Meet Alysyn Martinez of the UC Law SF Journal on Gender & Justice

Alysyn Martinez ’23 is co-editor-in-chief of the UC Law San Francisco Journal on Gender & Justice.

Inspired by its non-traditional approach to legal scholarship, Alysyn Martinez ’23, co-editor-in-chief of the UC Law San Francisco Journal on Gender and Justice, talks about her organization and why she joined it.

Q: What is the UC Law SF Journal on Gender and Justice?

A: The Journal on Gender and Justice (JGJ) provides a forum for voices outside of the traditional scope of legal academic scholarship. Staffed entirely by students and volunteers, the journal publishes twice a year — giving its subscribers access to discussions on cutting-edge issues which many law journals either avoid or ignore. We are a progressive, diverse, open, and forward-looking collective of individuals working together to widen the scope of legal scholarship. The Journal offers an inclusive space for feminism, race theory, queer theory, multiculturalism, animal rights, disability rights, language rights, international human rights, criminal defendants’ rights, and human rights of people in prison, among others. These efforts have led the journal to be ranked 9th in the country among gender, women, and sexuality law journals.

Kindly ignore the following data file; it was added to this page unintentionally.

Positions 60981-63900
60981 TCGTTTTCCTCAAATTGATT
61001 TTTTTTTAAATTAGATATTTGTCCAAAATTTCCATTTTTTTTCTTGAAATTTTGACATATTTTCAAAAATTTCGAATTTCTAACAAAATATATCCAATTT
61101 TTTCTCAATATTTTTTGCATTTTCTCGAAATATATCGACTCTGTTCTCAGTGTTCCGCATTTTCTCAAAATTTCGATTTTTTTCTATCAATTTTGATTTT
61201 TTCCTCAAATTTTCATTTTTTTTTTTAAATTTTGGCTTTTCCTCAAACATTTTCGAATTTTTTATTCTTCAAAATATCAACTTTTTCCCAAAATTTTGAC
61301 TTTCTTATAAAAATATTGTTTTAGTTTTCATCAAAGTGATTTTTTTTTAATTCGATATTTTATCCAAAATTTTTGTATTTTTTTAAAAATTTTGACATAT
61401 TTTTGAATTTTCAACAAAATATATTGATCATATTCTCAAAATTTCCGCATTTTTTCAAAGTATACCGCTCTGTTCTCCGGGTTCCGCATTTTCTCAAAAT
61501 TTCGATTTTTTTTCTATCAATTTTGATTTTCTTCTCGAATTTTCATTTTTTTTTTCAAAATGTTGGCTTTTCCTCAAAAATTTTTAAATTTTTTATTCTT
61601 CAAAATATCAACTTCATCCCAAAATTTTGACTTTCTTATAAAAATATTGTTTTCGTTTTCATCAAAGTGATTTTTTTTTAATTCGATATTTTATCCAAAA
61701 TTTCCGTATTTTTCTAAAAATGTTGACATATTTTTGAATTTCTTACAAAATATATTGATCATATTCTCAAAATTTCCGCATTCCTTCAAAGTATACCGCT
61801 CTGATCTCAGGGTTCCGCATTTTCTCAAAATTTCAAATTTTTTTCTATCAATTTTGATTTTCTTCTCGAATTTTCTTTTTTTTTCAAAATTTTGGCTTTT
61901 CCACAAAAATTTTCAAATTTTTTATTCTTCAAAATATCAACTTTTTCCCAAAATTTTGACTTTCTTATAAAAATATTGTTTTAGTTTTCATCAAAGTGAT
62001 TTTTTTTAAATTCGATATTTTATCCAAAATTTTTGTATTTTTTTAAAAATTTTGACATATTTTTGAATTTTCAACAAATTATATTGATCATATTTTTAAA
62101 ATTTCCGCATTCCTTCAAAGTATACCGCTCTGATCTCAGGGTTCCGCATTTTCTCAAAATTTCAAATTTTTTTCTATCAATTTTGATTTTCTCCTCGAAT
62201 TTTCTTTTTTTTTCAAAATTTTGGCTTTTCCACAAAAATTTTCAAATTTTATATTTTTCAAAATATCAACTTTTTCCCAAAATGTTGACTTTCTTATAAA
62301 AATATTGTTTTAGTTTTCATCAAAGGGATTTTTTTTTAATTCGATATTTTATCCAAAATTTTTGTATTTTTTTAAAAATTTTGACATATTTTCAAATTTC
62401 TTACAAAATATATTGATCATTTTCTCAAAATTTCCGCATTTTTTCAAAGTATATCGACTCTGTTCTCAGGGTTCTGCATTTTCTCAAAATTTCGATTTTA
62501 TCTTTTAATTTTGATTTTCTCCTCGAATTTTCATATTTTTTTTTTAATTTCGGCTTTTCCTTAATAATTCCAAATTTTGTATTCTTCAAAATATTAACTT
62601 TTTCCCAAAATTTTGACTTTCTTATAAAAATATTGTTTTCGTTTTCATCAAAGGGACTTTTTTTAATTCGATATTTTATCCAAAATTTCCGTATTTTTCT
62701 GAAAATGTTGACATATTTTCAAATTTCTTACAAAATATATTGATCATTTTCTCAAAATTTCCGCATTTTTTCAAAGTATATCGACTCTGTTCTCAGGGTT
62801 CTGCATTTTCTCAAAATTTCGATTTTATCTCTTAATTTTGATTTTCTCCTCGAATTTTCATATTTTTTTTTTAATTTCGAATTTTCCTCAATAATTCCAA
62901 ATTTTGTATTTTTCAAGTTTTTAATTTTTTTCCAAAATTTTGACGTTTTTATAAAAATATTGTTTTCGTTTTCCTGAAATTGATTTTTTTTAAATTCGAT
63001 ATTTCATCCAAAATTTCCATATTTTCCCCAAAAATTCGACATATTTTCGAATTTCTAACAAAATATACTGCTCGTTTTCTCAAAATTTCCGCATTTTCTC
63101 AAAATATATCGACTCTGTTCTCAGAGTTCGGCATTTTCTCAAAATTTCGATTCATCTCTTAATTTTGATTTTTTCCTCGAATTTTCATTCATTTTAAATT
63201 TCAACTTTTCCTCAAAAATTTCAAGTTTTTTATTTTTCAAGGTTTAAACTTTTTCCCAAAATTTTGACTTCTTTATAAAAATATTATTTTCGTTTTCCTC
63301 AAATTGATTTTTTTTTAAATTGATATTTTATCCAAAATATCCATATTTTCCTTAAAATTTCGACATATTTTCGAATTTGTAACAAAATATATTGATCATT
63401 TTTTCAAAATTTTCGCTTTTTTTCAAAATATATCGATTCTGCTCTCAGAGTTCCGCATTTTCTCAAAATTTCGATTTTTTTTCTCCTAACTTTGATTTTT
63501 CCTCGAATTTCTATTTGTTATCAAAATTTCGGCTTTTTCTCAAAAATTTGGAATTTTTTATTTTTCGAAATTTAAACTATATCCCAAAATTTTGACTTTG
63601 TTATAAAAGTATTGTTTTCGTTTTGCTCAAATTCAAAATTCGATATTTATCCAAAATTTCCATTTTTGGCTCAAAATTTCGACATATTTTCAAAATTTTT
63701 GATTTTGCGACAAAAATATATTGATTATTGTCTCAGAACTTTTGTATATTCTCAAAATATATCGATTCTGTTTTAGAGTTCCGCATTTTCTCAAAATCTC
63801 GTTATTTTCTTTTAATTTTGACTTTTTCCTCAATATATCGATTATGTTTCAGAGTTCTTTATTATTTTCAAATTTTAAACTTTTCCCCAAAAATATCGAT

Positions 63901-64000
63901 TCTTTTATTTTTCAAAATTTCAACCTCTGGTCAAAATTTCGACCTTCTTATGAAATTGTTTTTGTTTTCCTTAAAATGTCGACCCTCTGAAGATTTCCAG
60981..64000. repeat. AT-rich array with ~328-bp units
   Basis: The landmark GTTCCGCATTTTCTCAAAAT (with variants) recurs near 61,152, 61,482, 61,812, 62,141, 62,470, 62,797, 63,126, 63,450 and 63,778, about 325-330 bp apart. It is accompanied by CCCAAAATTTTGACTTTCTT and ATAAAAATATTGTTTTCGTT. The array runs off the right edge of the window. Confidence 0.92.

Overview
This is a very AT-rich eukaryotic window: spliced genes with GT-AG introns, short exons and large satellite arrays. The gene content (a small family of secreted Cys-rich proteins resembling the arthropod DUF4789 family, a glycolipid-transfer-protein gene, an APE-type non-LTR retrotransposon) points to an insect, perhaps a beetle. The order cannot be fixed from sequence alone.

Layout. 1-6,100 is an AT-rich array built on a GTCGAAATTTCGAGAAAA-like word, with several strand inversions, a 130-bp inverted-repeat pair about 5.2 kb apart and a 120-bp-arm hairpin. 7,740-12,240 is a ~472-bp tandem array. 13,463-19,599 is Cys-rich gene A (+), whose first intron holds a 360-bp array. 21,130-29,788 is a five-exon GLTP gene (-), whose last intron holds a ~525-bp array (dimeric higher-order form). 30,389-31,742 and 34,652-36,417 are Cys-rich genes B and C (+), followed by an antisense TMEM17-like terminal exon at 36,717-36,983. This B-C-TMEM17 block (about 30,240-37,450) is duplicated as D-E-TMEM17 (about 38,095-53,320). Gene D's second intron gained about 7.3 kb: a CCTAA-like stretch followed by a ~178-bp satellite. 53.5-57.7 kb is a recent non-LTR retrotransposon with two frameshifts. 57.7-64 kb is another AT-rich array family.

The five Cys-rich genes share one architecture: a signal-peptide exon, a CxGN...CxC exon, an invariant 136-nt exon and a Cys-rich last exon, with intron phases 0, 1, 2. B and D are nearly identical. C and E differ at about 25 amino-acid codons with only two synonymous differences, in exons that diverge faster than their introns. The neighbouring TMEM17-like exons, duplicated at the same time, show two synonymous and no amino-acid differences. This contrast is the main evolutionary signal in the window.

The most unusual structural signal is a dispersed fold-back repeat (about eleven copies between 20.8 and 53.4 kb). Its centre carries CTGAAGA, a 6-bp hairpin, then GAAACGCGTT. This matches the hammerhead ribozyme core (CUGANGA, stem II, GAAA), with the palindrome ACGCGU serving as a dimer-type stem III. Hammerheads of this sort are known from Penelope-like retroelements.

Q: Why did you join this organization? What do you like about it?

A: I joined the JGJ because I deeply resonated with the journal’s mission to further discussions on gender in the law. The Journal has provided a community of like-minded individuals that share the same passions for furthering gender equality in the law. I also greatly appreciate the journal’s commitment to publishing student voices and more unconventional points of view. I am incredibly grateful to have worked with such wonderful team members and talented authors.

Q: How is this group furthering your career goals?

A: The opportunity to work on JGJ has helped me greatly improve my editing and Bluebooking skills, in addition to learning how to better manage a team as a co-editor-in-chief. The journal has provided me an outlet to ensure the issues of gender that I am passionate about are being heard and amplified in legal discourse.

Q: Talk a little bit about yourself and your journey to law school.

A: I am a Bay Area native; I was born in San Francisco and grew up in the South Bay. I am a first-generation college graduate of San José State University, where I majored in finance and minored in Women, Gender, and Sexuality Studies. I worked in non-profit affordable housing for a few years before deciding to pursue law school, with the hopes of gaining the necessary skills to address systemic inequalities with a wider reach. I hoped law school would prepare me to work with system-impacted folks and policies to make the challenges of this world a bit more manageable.

For more information about the JGJ, email